Customer credit seizure due diligence is received

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Customer credit garnishment due diligence has been received

In the event that there was no contract of any kind that regulates the commercial relationship or exchange effects in progress with the affected client,

Would this one not be subject to the seizure issued in that proceeding?

Article 169.2. b) of Law 58/2003, of 17 December, on General Taxation (BOE of 18 December), hereinafter LGT, states that:

“2. If the Administration and the taxpayer have not agreed on a different order by virtue of paragraph 4 of this article, the assets of the obligor shall be seized, taking into account the greater ease of their disposal and the lesser onerosity thereof for the obligor.

If the criteria set out in the preceding paragraph are impossible or very difficult to apply, the assets shall be seized in the following order:

b) Credits, bills of exchange, securities and rights realizable on the spot or in the short term.”.

Likewise, Article 81 of the General Collection Regulations approved by Royal Decree 939/2005, of 29 July 2005, (Official State Gazette of 2 September 2005, hereinafter RGR, states that

In the case of receivables, effects and rights realizable in the act or in the short term not regulated in the preceding article, the procedure shall be as follows:

(a) In the case of unsecured claims, bills of exchange and unsecured claims, the debtor shall be notified of the seizure order and the debtor shall be informed that the payment made to the obligor shall not be discharged thereafter. When the encumbered claim or right has expired, the debtor of the obligor shall pay the amount to the Treasury until the debt has been paid. Otherwise, the credit will be assigned to this debt until maturity, if it is not repaid. If the receivable or entitlement involves successive payments, the payer shall be ordered to pay the respective amounts into the Treasury up to the limit of the amount due, unless he receives notification to the contrary from the collecting society.

(b) In the case of secured credit claims, notice of attachment shall also be given to the guarantor or, where appropriate, the holder of the asset or right offered as security, which may be deposited until the expiry of the credit claim. Once the credit has expired, if the debt is not repaid, the guarantee shall be enforced in accordance with the procedure laid down in Article 74.”.

The consultant's statements do not indicate the existence of any credit guarantee. It is therefore considered that the claims subject to the consultation are unsecured.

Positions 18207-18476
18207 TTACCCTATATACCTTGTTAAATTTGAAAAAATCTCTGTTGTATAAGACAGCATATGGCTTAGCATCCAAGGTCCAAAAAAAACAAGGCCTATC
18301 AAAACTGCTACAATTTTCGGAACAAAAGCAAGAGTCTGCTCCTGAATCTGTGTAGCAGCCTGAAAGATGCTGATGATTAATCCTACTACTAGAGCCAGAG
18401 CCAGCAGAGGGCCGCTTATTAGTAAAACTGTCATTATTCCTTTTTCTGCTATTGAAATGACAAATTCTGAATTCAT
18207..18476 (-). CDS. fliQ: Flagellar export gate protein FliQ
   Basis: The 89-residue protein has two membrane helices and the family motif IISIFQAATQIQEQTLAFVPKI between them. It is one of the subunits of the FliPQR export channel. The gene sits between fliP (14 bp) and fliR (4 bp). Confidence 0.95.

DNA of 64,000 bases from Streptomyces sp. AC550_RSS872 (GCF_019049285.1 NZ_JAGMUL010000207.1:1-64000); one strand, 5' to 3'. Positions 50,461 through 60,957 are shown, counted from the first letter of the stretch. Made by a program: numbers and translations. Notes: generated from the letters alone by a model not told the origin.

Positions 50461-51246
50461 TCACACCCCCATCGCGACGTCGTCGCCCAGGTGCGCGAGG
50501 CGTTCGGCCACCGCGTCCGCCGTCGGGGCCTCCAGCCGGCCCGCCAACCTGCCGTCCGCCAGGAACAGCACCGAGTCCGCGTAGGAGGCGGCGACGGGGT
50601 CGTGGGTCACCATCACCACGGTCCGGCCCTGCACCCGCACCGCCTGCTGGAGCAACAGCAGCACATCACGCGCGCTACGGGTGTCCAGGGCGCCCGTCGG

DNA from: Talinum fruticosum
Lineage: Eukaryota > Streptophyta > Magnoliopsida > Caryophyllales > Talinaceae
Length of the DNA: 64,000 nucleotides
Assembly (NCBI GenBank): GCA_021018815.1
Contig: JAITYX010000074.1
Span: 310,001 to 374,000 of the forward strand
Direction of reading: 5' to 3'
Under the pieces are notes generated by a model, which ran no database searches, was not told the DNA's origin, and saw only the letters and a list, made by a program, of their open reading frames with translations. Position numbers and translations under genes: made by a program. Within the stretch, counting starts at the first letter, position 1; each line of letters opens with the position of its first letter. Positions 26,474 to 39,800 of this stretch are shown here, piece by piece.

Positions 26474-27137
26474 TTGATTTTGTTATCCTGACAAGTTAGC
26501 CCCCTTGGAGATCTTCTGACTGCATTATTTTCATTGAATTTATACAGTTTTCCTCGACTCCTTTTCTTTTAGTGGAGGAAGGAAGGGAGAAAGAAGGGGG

In relation to these claims, the resolution of 27 October 2016 of the Central Economic and Administrative Court issued by virtue of an extraordinary appeal for the unification of criteria filed by the Director of the Revenue Department of the State Agency of Tax Administration states in its fourth legal basis that

“(…)

In these resolutions, the possibility of attaching future claims that have not yet arisen and of uncertain future existence is established as unfeasible because it contravenes what has been established, both in the RGR and the provisions of article 588 of Law 1/2000 on Civil Procedure, which provides that the seizure of goods and rights whose effective existence is not recorded shall be null and void.

Article 81 a) of the RGR states that it is possible to seize accrued credits whose repayment period has not yet expired, in which case this credit will be assigned to the debt until its maturity if it is not otherwise settled; once it has expired, it will be applicable in the preceding paragraph which indicates that the person or entity debtor of the obligor must pay the amount to the Treasury to cover the debt.

On the other hand, if the receivable or entitlement involves successive payments, the payer shall be ordered to pay the respective amounts into the Treasury up to the limit of the amount due, unless he receives notification to the contrary from the collecting body. This provision is applicable in cases where we are dealing with deferred payment transactions in which the accrual has already occurred and the payment is stipulated in instalments, or for cases in which there is a continuing relationship contract or subsequent transaction.

(…).”

From all of the foregoing, it is concluded that in this case only those credits that have accrued but whose payment period has not yet expired or in those cases where the credit entails the making of successive payments because they are operations with deferred payment or in which there is a contract of continuing relationships or operations of successive tract.

 

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